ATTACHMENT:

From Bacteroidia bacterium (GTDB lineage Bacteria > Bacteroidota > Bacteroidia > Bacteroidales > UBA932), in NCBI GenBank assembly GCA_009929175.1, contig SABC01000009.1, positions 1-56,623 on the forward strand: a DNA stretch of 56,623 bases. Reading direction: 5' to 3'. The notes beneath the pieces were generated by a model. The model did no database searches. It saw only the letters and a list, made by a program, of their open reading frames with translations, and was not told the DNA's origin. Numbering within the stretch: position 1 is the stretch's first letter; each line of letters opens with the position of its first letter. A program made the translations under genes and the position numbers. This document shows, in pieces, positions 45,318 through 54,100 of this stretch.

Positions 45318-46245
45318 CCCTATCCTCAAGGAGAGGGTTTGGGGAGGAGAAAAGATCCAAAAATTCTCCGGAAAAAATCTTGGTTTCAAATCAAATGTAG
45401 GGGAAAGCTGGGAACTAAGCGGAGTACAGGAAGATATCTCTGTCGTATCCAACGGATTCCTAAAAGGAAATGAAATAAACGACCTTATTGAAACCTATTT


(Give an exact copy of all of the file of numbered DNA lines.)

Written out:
From Bacteroidia bacterium (GTDB lineage Bacteria > Bacteroidota > Bacteroidia > Bacteroidales > UBA932), in NCBI GenBank assembly GCA_009929175.1, contig SABC01000009.1, positions 1-56,623 on the forward strand: a DNA stretch of 56,623 bases. Reading direction: 5' to 3'. The notes beneath the pieces were generated by a model. The model did no database searches. It saw only the letters and a list, made by a program, of their open reading frames with translations, and was not told the DNA's origin. Numbering within the stretch: position 1 is the stretch's first letter; each line of letters opens with the position of its first letter. A program made the translations under genes and the position numbers. This document shows, in pieces, positions 45,318 through 54,100 of this stretch.

Positions 45318-46245
45318 CCCTATCCTCAAGGAGAGGGTTTGGGGAGGAGAAAAGATCCAAAAATTCTCCGGAAAAAATCTTGGTTTCAAATCAAATGTAG
45401 GGGAAAGCTGGGAACTAAGCGGAGTACAGGAAGATATCTCTGTCGTATCCAACGGATTCCTAAAAGGAAATGAAATAAACGACCTTATTGAAACCTATTT